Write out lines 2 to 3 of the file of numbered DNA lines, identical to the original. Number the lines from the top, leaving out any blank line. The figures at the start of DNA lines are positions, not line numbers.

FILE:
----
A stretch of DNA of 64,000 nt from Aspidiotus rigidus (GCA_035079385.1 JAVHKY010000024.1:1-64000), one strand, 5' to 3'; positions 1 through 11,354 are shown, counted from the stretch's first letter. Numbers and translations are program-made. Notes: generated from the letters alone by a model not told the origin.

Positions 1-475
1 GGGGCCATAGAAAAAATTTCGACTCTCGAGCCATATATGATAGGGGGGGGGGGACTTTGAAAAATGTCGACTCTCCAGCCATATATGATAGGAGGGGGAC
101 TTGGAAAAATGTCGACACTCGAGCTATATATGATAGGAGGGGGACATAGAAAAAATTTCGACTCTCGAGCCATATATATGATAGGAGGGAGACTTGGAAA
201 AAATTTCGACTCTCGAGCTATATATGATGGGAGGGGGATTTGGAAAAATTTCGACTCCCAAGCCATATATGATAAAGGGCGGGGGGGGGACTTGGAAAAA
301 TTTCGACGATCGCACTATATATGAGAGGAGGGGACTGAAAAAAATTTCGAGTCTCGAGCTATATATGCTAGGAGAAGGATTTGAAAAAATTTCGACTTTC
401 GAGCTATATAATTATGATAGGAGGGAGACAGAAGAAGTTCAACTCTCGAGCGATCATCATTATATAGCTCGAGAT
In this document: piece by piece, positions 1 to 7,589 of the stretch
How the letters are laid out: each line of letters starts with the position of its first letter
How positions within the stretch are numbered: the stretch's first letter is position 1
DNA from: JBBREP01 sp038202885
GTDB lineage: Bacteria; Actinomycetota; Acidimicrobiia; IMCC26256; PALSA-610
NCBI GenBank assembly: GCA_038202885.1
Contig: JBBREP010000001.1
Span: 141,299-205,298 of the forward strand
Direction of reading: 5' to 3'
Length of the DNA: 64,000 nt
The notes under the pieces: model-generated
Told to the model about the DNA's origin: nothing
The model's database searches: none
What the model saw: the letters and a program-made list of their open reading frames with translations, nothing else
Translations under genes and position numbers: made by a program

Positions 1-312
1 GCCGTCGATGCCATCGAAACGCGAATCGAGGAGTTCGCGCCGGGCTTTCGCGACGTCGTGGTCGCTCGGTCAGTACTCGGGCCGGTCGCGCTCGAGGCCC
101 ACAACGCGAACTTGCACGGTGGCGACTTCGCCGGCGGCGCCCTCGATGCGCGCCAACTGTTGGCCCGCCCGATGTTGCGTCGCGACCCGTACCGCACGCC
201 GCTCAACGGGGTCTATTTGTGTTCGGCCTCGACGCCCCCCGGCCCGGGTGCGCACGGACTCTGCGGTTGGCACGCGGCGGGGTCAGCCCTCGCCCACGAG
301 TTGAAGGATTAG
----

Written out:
Positions 1-475
1 GGGGCCATAGAAAAAATTTCGACTCTCGAGCCATATATGATAGGGGGGGGGGGACTTTGAAAAATGTCGACTCTCCAGCCATATATGATAGGAGGGGGAC